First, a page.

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Aster alpinus
Scientific classification

many, see list

The family Asteraceae or, alternatively, family Compositae, known as the aster, daisy or sunflower family, is a taxon of dicotyledonous flowering plants. The family name is derived from the genus Aster and refers to the star-shaped flower head of its members, typified well by the daisy. The Asteraceae is the second largest family in the Division Magnoliophyta, with some 1,100 genera and over 20,000 recognized species. Only the orchid family (Orchidaceae) is larger, with about 25,000 described species.

Plants belonging to the Asteraceae must share ALL the following characteristics (Judd et al., 1999). None of these traits, taken separately, can be considered synapomorphic.

  • Inflorescence: a capitulum or flower head
  • Syngenesious anthers, i.e. with the stames fused together at their edges by the anthers, forming a tube
  • Ovary with basal arrangement of the ovules
  • Ovules one per ovary
  • Pappus (a tuft of hairs on a fruit)
  • The fruit is an achene
  • Sesquiterpenes present in the essential oils, but iridoids lacking.
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A typical Asteraceae flower head (here Bidens torta) showing the individual flowers

The most common characteristic of all these plants, is that what in common parlance might be called a "flower", is an inflorescence or flower head; a densely packed cluster of many small, individual flowers, usually called florets (meaning "small flowers").

Plants in the family Asteraceae typically have one or both of two kinds of florets. The outer perimeter of a flower head like that of a sunflower is composed of florets possessing a long strap-like petal, termed a ligule; these are the ray florets. The inner portion of the flower head (or disc) is composed of small flowers with tubular corollas; these are the disc florets. The composition of asteraceous inflorescences varies from all ray flowers (like dandelions, genus Taraxacum) to all disc flowers (like pineapple weeds).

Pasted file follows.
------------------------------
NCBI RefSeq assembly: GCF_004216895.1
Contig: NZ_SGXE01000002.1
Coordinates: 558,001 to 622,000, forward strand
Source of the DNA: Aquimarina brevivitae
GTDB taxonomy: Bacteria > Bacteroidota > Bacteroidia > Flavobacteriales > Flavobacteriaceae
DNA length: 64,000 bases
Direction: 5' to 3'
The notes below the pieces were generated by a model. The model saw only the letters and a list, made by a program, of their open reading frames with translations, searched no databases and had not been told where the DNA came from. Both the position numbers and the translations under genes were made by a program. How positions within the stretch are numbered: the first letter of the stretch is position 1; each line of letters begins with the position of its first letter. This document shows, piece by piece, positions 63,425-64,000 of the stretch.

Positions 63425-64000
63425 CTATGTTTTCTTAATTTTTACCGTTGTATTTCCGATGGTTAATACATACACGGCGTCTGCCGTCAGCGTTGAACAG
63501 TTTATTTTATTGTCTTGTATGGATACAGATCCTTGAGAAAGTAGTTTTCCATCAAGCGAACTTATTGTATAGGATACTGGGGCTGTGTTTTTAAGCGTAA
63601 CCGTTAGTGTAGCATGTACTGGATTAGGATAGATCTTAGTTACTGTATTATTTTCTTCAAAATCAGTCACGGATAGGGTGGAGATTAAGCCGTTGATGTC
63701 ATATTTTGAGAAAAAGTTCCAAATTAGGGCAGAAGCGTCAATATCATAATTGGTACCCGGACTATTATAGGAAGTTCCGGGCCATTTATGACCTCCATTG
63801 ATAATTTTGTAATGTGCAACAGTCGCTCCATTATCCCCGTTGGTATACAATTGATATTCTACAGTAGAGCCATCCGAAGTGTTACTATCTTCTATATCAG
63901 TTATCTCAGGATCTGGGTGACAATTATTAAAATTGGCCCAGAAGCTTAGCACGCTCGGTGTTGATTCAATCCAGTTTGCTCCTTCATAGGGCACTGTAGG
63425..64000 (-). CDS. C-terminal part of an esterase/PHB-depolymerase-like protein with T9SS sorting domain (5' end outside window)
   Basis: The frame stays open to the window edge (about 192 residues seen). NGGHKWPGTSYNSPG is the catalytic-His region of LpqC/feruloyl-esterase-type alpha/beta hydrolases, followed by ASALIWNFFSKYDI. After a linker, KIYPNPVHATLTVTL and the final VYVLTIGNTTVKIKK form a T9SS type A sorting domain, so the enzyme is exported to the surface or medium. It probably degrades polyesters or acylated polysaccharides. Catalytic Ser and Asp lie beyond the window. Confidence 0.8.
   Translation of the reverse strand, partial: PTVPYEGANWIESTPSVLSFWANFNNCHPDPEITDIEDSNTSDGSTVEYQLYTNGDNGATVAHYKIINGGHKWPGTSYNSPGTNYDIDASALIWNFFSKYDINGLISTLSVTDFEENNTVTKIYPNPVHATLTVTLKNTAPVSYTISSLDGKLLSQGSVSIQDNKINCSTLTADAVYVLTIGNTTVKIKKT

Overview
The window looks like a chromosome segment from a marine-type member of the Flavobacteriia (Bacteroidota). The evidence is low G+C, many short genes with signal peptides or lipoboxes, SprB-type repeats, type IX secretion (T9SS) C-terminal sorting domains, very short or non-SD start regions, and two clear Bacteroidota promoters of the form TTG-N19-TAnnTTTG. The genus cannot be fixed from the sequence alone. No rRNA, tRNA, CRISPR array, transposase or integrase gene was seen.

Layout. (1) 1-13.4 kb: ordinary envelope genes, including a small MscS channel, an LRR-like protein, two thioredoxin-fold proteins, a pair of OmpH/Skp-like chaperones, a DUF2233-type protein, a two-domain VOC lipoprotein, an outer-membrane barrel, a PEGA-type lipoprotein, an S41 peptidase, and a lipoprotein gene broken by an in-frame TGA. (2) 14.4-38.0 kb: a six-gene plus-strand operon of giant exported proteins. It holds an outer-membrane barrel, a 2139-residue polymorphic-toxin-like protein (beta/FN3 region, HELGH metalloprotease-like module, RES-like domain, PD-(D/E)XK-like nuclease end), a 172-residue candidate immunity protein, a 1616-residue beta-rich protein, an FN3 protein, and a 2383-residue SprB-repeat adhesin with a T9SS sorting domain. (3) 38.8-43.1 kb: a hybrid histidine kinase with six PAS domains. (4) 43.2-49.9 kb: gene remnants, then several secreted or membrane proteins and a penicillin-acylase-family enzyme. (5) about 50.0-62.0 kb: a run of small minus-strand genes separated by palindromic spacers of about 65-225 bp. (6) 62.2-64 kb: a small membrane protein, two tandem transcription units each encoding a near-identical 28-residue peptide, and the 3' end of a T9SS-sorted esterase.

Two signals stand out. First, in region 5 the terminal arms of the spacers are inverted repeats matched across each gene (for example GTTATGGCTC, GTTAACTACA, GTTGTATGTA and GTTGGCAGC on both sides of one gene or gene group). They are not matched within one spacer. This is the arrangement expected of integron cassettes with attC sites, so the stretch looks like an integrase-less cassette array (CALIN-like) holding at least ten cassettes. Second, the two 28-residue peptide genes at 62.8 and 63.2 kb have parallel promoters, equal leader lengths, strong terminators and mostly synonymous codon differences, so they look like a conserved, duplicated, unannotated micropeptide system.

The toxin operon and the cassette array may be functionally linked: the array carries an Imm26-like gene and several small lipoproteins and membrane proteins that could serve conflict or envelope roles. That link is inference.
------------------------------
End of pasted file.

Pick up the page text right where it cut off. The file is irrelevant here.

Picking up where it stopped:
The composite nature of the inflorescences of these plants led early taxonomists to call this family the Compositae. Although the rules governing naming conventions for plant families state that the name should come from the type genus, in this case Aster and thus Asteraceae. However, the long prevailing name Compositae is also authorized as an alternative family name (ICBN Art. 18.6).

The numerous genera are divided into about 13 tribes. Only one of these, Lactuceae, is considered distinct enough to be a subfamily (subfamily Cichorioideae); the remainer, which are mostly overlapping, are put in the subfamily Asteroideae (Wagner, Herbst, and Sohmer, 1990).


Commercially important plants in the Asteraceae include the food crops lettuce, chicory and sunflower. Guayule is a source of hypoallergenic latex.

Many members of Asteracae are copious nectar producers and are useful for evaluating pollinator populations during their bloom. Centaurea (knapweed), Helianthus annuus (domestic sunflower), and some species of Solidago (goldenrod) are major "honey plants" for beekeepers. Solidago produces relatively high protein pollen, which helps honeybees overwinter.

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Ray floret : A = ovary; B = pappus; C = theca; D = ligule; E = style with stigma
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Disc floret : A = ovary; B = tube of corolla with teeth of the corolla; C = theca; D = style with stigma


  • ITIS report 2002-09-10 (
  • International Code of Botanical Nomenclature (ICBN, St. Louis Code). 1999. website ( (Published as Regnum Vegetabile 138. Koeltz Scientific Books, Königstein. ISBN 3904144227)
  • Walters, Dirk R. and David J. Keil (1996). Vascular plant taxonomy. 4th ed. Kendall/Hunt Publishing Company. Dubuque, Iowa.
  • Wagner,W.L., D.R. Herbst, and S.H. Sohmer. 1990. Manual of the Flowering Plants of Hawai‘i, Vol. I. University of Hawaii Press, Honolulu. 988 pp.
  • Judd, W.S., C.S. Campbell, E.A. Kellogg, and P.F. Stevens. 1999. Plant Systematics: A Phylogenetic Approach. Sinauer Associates, Sunderland, MA.
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Gnaphalium supinum
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Catsear (Hypochaeris radicata)

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